Next Week: Abandon hope, all who drive west.

No Selfies in the Outhouse.

From our majestic melting glaciers to the acidified ocean, and all the scenic splendor in between, this year’s tourist migration seems even heavier than last year’s mob scene. While tourists keep the lights on, people can go crazy when they escape the city and enter the woods or the water.

I blame the media.

City folks watch nature shows telling them animals are just like people and some people are just too pushy for their own good.

They get too close, harassing animals that don’t like people.

The animal shows are punctuated with commercials showing SUVs plunging through streams, beaches and mountaintops like the world is their race track. All of which fosters the crazy idea that if we spend enough money and do crazy things in the wilderness, someone will like us on social media.

Even if it kills us.

The smartphone is an amazing gadget that has become the most important component of any modern vacation. It is as if you have to constantly take pictures of yourself on vacation to prove to the world that you really actually went somewhere and are having a wonderful time.

This same smartphone gets people into a lot of trouble every year. It can be easy to get lost in the woods while relying on a phone for navigation. Many hikers take a smartphone along on their journey instead of a map and a compass. Then for whatever reason, the weather, lack of coverage or dead batteries, the phone is useless, leaving the hiker with no idea where they are or how to signal for help.

Taking selfies can be self-destructive behavior. Such as the guy who fell off the edge of the 75-foot-high Sol Duc Falls taking a selfie a few years ago. At least someone got a video of it.

The Sol Duc Falls is much more than just an iconic National Park destination. Over the years, it’s been a tourist magnet, luring them like lemmings to the edge of the cliff, past the warning signs and over the safety railing where it does not go well.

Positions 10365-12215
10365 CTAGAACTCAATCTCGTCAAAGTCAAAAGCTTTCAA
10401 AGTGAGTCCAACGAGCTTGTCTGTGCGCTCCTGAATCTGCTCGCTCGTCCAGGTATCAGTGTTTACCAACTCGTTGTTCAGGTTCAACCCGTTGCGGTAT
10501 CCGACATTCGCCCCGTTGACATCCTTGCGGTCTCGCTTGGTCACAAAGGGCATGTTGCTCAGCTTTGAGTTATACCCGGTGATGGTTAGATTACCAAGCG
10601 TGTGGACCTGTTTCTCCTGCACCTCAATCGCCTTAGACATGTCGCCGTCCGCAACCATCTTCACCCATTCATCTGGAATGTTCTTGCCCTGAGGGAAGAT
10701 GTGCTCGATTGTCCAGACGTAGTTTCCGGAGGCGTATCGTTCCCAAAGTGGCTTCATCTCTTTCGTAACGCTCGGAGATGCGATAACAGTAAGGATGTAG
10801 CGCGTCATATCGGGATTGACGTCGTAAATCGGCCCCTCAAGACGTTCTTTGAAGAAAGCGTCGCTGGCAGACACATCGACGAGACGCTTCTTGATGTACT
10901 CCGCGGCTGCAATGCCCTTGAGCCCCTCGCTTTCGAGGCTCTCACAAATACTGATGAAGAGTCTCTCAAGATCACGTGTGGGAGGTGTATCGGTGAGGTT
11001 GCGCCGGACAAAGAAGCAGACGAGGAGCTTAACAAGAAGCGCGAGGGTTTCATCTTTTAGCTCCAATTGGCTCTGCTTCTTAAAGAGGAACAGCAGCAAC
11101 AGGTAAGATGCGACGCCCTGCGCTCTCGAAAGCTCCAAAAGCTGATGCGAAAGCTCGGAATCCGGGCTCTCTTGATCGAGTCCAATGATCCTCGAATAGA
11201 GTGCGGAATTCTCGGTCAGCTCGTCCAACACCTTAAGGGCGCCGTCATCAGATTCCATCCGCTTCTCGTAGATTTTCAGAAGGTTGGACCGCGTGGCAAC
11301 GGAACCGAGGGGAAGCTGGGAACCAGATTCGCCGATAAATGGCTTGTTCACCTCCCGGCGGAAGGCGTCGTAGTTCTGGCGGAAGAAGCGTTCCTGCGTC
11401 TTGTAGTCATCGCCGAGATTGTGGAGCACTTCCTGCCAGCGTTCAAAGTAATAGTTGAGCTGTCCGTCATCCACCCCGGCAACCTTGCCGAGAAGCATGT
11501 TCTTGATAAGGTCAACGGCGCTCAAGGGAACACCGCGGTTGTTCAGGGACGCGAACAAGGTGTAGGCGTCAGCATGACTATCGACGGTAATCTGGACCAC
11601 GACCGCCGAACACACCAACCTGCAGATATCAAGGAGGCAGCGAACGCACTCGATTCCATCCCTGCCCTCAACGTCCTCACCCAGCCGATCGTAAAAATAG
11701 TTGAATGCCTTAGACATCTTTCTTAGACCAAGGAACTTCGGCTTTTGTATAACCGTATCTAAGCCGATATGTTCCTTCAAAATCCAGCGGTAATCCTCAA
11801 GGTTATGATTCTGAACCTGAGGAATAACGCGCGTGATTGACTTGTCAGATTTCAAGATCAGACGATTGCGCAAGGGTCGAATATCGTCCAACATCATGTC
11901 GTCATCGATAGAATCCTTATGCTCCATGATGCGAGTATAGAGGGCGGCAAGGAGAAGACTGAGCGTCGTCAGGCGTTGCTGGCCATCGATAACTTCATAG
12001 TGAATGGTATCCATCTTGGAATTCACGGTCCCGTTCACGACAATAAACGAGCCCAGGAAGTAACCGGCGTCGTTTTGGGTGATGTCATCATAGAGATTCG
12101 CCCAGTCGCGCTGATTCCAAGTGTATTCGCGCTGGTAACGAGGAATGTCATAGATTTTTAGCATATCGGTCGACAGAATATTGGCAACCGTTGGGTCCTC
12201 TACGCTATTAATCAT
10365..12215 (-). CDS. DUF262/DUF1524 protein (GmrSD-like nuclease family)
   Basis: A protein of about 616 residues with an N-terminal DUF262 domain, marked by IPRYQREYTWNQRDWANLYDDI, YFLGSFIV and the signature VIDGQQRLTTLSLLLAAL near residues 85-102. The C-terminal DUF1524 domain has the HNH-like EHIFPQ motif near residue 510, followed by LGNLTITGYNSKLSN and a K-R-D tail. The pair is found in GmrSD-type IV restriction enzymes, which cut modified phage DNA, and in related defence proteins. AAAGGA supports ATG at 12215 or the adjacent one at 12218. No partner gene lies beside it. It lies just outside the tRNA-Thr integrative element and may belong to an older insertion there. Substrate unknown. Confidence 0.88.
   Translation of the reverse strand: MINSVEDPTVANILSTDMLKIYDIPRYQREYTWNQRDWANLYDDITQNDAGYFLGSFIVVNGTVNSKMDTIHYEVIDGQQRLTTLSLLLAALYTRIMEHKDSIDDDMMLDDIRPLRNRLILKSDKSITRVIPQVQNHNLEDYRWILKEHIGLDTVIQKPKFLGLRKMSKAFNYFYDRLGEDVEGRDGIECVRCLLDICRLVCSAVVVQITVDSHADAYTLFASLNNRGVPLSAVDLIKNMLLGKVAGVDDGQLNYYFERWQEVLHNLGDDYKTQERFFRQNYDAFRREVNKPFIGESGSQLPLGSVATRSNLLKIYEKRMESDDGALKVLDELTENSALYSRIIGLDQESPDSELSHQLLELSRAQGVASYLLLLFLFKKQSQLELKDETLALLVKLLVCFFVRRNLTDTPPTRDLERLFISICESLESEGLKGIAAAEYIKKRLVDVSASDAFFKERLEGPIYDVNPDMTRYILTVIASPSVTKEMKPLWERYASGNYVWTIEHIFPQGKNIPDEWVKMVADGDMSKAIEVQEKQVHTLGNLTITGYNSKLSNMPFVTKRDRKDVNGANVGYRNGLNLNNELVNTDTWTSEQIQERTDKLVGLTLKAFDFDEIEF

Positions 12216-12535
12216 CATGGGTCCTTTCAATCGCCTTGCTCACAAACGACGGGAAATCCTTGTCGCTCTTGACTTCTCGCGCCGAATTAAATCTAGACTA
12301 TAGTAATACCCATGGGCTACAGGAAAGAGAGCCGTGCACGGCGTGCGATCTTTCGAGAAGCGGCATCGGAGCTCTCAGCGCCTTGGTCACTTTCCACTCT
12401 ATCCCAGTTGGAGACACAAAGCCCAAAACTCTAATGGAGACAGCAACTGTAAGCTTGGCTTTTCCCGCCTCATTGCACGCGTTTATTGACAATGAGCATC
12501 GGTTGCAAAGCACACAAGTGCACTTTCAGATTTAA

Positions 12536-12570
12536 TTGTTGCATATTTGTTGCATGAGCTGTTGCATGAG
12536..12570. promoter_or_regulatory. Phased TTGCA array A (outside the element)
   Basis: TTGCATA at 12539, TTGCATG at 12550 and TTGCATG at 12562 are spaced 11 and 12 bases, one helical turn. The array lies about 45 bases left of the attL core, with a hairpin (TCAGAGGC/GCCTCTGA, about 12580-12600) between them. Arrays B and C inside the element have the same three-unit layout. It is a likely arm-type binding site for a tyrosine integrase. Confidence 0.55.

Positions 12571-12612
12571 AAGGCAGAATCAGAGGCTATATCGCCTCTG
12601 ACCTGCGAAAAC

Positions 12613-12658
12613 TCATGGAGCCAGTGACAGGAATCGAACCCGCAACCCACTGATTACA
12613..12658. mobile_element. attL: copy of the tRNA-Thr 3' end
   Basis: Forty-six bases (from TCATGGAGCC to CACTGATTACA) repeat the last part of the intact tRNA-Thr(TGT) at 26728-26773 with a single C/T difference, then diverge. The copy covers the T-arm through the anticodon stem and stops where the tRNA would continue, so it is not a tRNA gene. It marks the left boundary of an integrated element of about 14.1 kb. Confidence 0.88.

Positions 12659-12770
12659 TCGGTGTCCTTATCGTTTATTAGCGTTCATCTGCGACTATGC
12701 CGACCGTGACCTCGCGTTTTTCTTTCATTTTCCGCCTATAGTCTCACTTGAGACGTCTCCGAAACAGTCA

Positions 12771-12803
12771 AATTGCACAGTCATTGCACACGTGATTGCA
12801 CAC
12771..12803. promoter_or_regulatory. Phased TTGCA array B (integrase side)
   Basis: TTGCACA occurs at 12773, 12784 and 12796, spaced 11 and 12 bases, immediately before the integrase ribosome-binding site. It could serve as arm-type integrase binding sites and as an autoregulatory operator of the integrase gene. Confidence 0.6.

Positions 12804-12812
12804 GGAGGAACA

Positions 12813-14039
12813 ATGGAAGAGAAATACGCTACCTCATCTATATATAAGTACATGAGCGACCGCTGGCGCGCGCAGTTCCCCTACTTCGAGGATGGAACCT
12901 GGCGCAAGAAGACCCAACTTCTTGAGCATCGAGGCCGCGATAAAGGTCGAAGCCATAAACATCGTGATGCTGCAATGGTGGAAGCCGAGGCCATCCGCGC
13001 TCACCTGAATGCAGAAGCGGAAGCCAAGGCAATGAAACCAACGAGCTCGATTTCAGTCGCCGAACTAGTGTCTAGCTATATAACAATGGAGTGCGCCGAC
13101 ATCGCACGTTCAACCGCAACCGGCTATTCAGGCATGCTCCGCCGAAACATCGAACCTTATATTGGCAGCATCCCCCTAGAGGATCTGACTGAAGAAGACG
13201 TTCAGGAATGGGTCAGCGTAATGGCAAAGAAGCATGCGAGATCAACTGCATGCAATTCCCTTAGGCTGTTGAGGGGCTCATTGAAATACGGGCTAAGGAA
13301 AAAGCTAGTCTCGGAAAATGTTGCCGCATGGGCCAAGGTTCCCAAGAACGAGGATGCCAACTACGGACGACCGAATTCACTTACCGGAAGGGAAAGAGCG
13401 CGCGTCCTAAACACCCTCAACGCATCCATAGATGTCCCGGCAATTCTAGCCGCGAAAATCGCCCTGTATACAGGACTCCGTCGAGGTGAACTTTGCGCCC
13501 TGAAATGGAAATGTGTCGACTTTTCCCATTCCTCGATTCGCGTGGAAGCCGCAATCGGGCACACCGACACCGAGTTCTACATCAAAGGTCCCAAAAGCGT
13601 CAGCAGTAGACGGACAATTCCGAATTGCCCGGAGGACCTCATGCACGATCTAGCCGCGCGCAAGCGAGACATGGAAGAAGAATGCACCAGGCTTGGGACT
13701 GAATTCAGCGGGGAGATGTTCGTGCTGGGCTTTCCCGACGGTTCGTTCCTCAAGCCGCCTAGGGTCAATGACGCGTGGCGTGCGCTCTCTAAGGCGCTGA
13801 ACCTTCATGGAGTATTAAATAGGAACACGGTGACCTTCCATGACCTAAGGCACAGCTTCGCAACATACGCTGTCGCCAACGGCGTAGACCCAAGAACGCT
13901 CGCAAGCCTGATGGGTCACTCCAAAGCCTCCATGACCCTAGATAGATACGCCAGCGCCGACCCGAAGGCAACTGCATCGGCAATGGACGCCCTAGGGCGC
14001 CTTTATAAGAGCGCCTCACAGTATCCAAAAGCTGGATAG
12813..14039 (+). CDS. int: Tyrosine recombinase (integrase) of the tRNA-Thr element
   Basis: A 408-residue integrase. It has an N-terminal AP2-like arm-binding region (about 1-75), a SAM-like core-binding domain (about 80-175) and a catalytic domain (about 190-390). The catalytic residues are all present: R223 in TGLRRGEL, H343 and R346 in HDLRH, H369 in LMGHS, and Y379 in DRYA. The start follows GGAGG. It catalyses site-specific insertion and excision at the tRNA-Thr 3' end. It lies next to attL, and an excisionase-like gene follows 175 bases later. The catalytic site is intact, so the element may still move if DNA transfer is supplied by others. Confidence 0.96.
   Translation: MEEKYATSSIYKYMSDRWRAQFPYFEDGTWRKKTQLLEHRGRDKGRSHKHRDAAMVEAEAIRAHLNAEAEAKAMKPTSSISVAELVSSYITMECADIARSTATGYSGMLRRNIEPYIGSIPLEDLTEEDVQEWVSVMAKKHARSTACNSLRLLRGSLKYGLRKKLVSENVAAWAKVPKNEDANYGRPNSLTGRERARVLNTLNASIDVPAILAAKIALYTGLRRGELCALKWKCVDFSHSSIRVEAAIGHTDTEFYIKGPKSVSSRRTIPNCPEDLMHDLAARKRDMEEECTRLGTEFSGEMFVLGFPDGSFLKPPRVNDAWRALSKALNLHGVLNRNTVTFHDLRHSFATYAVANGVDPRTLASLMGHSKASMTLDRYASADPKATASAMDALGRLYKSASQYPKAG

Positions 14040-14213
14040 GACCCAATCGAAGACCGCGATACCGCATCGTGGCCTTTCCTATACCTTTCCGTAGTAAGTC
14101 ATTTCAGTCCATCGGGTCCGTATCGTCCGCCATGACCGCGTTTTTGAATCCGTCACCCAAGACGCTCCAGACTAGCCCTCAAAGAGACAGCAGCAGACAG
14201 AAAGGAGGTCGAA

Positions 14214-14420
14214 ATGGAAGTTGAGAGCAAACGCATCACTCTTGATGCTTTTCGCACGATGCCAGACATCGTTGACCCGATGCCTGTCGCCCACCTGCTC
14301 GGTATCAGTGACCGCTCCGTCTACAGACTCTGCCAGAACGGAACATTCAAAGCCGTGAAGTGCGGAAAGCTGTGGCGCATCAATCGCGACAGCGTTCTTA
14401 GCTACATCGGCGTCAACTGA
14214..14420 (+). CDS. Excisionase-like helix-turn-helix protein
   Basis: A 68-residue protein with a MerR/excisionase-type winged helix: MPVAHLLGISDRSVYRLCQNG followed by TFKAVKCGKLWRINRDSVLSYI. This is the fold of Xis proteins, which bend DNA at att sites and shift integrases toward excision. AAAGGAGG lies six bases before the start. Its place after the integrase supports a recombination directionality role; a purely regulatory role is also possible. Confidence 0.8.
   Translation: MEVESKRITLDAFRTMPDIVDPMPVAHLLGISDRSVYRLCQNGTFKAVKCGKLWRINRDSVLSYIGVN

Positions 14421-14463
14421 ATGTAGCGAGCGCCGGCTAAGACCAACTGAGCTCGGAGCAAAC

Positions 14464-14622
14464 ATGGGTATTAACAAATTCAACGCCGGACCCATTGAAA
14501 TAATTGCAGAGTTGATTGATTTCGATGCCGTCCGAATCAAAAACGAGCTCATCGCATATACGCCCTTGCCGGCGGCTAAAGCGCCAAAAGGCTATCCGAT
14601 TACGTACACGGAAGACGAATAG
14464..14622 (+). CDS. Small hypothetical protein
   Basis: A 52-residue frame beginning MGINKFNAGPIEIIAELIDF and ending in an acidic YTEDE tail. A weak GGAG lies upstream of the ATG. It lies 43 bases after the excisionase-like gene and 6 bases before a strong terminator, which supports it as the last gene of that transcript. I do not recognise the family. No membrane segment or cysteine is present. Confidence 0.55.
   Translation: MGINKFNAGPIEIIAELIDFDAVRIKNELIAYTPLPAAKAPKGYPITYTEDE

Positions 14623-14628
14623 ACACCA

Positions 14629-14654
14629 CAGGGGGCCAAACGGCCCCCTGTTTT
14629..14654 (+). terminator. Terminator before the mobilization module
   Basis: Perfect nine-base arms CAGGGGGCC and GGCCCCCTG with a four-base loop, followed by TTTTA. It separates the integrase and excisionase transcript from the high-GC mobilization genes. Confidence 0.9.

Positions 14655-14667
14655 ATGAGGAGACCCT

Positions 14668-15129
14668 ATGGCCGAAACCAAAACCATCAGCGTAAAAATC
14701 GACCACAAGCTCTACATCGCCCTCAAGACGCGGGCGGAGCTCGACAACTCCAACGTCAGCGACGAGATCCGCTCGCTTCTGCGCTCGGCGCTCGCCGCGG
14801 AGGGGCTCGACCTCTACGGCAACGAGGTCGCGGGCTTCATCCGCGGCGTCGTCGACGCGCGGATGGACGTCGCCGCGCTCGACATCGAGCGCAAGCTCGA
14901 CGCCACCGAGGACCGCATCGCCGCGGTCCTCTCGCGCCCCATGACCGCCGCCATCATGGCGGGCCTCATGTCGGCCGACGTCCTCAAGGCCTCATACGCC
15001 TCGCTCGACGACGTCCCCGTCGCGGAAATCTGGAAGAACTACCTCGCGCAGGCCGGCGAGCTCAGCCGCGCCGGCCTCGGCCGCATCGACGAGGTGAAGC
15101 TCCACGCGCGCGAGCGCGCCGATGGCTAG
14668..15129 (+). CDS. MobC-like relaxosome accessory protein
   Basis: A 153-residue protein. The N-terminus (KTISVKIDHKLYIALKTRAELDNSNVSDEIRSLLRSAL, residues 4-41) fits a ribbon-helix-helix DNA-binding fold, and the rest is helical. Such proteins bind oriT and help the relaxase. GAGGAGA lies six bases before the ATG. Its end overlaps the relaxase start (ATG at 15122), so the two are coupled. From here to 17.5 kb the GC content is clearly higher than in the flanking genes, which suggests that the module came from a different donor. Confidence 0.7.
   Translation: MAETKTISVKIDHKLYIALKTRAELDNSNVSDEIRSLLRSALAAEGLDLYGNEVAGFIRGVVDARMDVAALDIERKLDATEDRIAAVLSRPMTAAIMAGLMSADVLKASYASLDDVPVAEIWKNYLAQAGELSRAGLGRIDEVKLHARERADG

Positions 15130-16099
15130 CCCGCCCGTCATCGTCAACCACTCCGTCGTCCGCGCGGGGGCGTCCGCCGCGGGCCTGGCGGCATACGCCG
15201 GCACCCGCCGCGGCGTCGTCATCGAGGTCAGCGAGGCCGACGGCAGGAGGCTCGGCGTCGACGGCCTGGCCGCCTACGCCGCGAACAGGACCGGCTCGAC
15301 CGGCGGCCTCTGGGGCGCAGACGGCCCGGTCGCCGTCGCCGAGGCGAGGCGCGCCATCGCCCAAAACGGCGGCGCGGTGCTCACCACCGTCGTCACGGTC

On April 15, a guy, (why is it generally a guy?) climbed over the railing at the edge of the falls and wound up falling to the bottom, where he was trapped and suffering from hypothermia.

Other hikers called 9-1-1 and lowered supplies down to him with their shoe strings.

An amazing YouTube video shows him climbing out of the falls by sticking a pocket knife in a log and pulling himself up and out of the canyon five minutes before Search and Rescue teams arrived.

We don’t know if he got a selfie.

A week later, the Olympic Peninsula made the national news with a big story about a woman who got into a pile of trouble losing her phone in the outhouse on Walker Mountain.

While it is unknown at this time if she was taking a selfie, the Walker Mountain outhouse is among the most scenic sanitary facilities on the Olympic Peninsula.

Somehow, the phone was dropped into the outhouse.

The owner fell in after it trying to lower herself down with a dog leash to retrieve the phone. She obviously had not purchased the phone’s insurance but, points for style. Search and Rescue came to the rescue. They rescued the woman and recommended she seek medical attention.

Let’s review a couple of safety dos and don’ts for tourist season.

  • Do tell someone where you’re going and when you’ll get back.
  • Do take the 10 survival gear essentials on your wilderness trip.
  • Don’t take selfies in the outhouse.